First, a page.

Today, we post this article from our archives. The article was written by Tommy Pearston and published in the December 1989 Piping Times. His subject was James Reid, the only piper who lost his life because he was a piper.
Reid, a native of Angus in the east of Scotland, was executed on November 15, 1746 at York, England.
In November 2007 an event was held in York to commemorate the memory of 22 Jacobites, including Reid, executed for their part in the 1745-46 Jacobite Rising. It included a ceremony at the site of Tyburn Gallows, the place of execution. Perhaps, however, as Tommy suggests, it is time for pipers to commemorate Reid himself in an appropriate way? Send your thoughts to us at email@example.com
By Thomas Pearston
The following is an extract from Grattan Flood’s Story of the Bagpipe. “So powerful a factor was the Scotch bagpipe in working up enthusiasm for the Stuart cause that it was regarded as an instrument of war. This point is amply proved by the fact that James Reid, a Scotch piper, was tried at York for high treason, the capital offence being that as no Highland Regiment ever marched without a piper; therefore, his bagpipe in the eye of the law was an instrument of war.
“Reid suffered death at York on November 6, 1746, as is reported in the contemporary Caledonian Mercury.”
On checking this information in the National Library [in Edinburgh] it was noted that this information was given in the Caledonian Mercury of November 25, 1746. The following is the extract:
“On Saturday 15th James Reid was executed for high treason at York. He was of the Shire of Angus and a private man in Lord Ogilvy’s regiment”.
Lord Ogilvy was only 21 years old and commanded two battalions. He had held a commission in the French Army and was very popular with his men. The Angus men were supposed to be the best equipped and according to some accounts the best disciplined in the Prince’s army. They kept the retreating right wing at Culloden from being cut to pieces. Lord Ogilvy escaped to France via Norway and became a general in the French army. He eventually regained his estates. He died in 1803.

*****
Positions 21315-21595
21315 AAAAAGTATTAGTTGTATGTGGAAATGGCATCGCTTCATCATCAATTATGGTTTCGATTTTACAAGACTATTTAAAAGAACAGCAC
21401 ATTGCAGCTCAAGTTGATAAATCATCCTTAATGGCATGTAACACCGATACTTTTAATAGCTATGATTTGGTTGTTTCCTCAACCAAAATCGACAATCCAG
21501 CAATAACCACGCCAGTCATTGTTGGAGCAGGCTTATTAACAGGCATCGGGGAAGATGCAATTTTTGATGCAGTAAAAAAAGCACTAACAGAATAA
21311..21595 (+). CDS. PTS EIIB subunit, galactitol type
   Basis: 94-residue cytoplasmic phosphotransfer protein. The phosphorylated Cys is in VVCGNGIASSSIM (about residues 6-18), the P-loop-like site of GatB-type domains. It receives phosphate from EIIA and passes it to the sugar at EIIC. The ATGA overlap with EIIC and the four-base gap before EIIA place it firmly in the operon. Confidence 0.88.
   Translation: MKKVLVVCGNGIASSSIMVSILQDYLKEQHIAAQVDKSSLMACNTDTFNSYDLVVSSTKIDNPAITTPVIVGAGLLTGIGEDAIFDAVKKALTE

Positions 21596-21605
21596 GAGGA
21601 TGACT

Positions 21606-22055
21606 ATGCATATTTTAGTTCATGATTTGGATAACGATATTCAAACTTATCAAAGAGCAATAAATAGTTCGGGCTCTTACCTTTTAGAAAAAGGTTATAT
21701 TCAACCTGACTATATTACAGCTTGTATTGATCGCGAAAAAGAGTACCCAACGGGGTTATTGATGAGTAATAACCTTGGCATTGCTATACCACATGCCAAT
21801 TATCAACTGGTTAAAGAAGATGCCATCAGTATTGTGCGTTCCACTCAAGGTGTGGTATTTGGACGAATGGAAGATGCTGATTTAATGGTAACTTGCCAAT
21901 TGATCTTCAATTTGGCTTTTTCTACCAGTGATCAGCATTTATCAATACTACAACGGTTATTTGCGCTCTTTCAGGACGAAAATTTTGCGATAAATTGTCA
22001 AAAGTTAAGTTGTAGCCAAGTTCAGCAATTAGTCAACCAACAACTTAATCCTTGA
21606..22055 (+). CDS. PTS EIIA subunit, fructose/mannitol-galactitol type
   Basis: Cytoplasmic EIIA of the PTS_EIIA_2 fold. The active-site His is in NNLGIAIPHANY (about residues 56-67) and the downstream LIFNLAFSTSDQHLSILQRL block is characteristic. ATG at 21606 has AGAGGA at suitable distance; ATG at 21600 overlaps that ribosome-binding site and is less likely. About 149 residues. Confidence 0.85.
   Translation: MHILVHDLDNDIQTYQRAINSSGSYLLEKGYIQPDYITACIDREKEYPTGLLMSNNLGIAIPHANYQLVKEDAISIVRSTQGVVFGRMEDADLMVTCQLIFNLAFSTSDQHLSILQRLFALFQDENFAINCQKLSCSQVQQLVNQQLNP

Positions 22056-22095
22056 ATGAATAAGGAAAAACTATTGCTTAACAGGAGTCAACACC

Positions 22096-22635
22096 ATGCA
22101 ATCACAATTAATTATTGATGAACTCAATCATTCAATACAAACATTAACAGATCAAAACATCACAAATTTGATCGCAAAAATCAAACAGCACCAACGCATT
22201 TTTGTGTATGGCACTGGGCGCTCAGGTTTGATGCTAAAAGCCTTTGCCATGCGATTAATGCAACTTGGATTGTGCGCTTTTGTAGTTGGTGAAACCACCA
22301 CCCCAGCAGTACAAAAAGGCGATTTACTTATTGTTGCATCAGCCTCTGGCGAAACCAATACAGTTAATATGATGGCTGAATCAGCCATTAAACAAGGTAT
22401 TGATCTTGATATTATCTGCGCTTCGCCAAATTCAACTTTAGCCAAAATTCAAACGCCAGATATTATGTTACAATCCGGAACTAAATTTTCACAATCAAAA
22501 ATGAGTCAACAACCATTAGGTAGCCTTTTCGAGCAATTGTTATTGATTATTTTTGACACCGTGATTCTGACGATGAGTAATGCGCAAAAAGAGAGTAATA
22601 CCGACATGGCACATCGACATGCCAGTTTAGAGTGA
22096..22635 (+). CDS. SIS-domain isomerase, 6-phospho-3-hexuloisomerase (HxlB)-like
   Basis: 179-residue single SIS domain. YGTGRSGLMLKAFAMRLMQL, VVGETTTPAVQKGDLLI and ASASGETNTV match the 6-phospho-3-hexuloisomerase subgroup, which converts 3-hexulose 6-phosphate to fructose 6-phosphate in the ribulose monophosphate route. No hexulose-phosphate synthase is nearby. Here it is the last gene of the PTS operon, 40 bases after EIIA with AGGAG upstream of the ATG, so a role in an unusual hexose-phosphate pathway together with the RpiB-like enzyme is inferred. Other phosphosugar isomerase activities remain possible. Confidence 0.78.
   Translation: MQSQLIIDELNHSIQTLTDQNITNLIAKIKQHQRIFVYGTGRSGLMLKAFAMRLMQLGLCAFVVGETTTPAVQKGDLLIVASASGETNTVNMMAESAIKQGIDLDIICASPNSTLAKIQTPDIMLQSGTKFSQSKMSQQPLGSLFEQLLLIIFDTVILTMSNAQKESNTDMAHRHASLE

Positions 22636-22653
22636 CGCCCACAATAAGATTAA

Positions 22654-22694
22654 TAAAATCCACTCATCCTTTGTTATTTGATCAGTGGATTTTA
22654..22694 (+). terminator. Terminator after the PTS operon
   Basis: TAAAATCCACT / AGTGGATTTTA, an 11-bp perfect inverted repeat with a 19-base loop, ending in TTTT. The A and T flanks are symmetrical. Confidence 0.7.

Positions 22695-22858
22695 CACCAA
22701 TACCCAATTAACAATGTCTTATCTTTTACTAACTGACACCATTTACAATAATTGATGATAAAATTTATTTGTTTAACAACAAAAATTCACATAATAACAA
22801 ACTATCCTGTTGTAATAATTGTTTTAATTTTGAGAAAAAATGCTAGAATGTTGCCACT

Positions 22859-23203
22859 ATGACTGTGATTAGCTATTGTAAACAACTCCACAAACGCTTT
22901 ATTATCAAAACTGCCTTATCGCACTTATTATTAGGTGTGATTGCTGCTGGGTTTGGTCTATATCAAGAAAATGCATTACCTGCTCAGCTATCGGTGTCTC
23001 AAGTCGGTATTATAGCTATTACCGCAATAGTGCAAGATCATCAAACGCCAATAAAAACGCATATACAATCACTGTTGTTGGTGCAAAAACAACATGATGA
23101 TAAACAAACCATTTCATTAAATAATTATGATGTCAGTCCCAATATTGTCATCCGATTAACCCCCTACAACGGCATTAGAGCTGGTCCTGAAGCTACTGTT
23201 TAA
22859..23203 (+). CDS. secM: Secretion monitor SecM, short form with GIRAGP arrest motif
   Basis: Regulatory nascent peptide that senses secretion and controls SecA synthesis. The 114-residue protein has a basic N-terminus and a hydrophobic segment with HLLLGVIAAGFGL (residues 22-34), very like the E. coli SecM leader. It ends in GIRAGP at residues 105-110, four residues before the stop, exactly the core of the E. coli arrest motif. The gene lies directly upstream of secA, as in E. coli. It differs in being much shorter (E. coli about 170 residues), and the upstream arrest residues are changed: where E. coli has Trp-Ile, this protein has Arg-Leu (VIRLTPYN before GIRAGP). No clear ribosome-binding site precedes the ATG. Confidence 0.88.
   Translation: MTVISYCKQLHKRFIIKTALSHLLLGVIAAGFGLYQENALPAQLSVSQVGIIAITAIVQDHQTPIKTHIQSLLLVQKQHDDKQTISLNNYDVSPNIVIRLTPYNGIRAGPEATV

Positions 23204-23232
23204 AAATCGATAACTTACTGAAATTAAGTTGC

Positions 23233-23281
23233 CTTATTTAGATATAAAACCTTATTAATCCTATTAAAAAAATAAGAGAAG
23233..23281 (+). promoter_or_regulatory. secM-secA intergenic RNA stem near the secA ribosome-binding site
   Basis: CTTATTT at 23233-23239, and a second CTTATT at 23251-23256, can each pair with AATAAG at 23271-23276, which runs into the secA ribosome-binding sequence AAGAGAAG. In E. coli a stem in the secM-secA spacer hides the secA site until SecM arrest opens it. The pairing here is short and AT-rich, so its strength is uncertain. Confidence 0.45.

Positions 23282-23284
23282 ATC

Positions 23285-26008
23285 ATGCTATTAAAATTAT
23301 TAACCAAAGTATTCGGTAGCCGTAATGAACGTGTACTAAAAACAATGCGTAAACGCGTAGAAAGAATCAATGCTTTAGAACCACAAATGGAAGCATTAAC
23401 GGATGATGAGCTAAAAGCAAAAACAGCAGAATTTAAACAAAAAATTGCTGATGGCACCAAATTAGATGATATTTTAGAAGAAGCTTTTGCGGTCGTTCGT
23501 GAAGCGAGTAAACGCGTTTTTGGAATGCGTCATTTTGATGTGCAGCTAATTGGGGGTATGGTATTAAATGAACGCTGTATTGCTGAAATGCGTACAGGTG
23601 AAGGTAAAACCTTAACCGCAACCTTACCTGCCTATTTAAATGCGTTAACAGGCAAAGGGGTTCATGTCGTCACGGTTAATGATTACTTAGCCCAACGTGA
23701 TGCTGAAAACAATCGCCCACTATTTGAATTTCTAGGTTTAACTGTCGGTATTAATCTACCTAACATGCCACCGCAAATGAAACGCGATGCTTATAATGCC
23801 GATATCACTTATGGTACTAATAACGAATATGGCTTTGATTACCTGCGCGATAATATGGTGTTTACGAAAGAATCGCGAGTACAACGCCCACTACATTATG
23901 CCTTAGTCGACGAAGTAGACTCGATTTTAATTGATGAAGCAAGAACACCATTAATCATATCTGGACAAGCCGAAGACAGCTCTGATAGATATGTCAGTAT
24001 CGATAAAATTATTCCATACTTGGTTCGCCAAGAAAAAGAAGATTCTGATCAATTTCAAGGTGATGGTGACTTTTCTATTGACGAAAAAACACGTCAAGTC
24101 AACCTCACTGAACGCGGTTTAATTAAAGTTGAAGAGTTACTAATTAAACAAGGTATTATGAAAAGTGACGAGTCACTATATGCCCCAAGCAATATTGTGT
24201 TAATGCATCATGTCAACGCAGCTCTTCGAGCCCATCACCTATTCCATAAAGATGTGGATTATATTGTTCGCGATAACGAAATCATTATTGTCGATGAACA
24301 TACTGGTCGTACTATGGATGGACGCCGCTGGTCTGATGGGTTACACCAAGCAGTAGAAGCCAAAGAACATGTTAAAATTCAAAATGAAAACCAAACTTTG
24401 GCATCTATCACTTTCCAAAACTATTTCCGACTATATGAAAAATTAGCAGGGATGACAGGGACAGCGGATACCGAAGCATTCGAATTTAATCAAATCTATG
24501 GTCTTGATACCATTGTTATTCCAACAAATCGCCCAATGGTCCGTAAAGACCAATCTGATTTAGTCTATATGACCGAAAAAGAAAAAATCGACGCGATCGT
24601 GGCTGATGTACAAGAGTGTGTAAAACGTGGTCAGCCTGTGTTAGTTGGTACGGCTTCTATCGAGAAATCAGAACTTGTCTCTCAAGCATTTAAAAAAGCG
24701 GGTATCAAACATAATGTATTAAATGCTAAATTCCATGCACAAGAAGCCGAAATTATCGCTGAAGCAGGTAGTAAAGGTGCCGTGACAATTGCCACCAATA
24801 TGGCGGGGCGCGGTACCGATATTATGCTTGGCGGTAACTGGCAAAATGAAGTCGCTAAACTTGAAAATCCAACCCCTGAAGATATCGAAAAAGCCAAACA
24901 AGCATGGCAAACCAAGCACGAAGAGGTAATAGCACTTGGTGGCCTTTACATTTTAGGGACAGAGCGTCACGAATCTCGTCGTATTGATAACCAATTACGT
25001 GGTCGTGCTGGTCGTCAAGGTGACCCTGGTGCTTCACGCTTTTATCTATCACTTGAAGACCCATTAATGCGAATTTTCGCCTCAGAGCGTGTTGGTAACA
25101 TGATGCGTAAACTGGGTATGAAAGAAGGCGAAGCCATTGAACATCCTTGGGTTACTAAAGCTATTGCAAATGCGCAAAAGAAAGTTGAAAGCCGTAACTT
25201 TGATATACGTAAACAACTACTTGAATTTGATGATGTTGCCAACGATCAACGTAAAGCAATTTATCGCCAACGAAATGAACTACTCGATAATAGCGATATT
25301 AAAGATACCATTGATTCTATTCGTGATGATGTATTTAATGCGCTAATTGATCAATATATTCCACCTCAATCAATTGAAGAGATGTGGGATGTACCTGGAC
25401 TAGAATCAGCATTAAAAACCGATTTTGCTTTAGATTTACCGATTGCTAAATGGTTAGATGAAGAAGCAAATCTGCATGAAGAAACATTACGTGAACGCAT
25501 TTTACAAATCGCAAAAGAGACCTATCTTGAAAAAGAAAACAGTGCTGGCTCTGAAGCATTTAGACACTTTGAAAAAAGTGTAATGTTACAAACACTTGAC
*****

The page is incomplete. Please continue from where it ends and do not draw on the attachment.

In the three volumes of Prisoners of The ’45 by Sir Bruce Seton and Jean Gordon Arnot (published in 1929) there are several hundred names of soldiers of Prince Charles Edward. Some of the pipers listed are as follows:
John Sinclair. Piper in Ogilvy’s regiment. Town piper of Arbroath. Discharged March 4, 1747.
John Ballantyne. Piper in Lord George Murray’s regiment. Taken at Carlisle. Tried at York on October 2, 1746 and acquitted.
Nicholas Carr. Piper in Glenbucket’s regiment; acquitted October 1746.
Robert Jamieson. Piper in the Duke of Perth’s regiment; captured at Carlisle and transported.
Allan MacDougall of Duke of Atholl’s and Lord Nairn’s regiments; served as a blind Highland piper and was taken at Falkirk. He was pardoned in 1747. What a blind man could do in an army had only one reason. He must have been an exceptionally talented and well known piper. Could this have been Blind MacDougall mentioned in Angus MacKay’s MS? His name is associated with the following tunes: The King’s Taxes, Farewell Donald, Lament For Captain MacDougall, the Nameless tune (Book 4 of the Piobaireachd Society Collection (three Nameless tunes are shown but which one is MacDougalls is not clear), Cumha Iain Cheir, The Duke of Perth’s Lament and Lachlan MacNeill of Kintarbert. Angus MacKay states that this MacDougall is Ronald MacDougall and it is not likely that there are two blind MacDougalls. It could be reasonable to assume that this blind MacDougall piper is the same man.
James Reid. Piper in Ogilvy’s regiment. Executed York on November 15, 1746. The relevant entry is: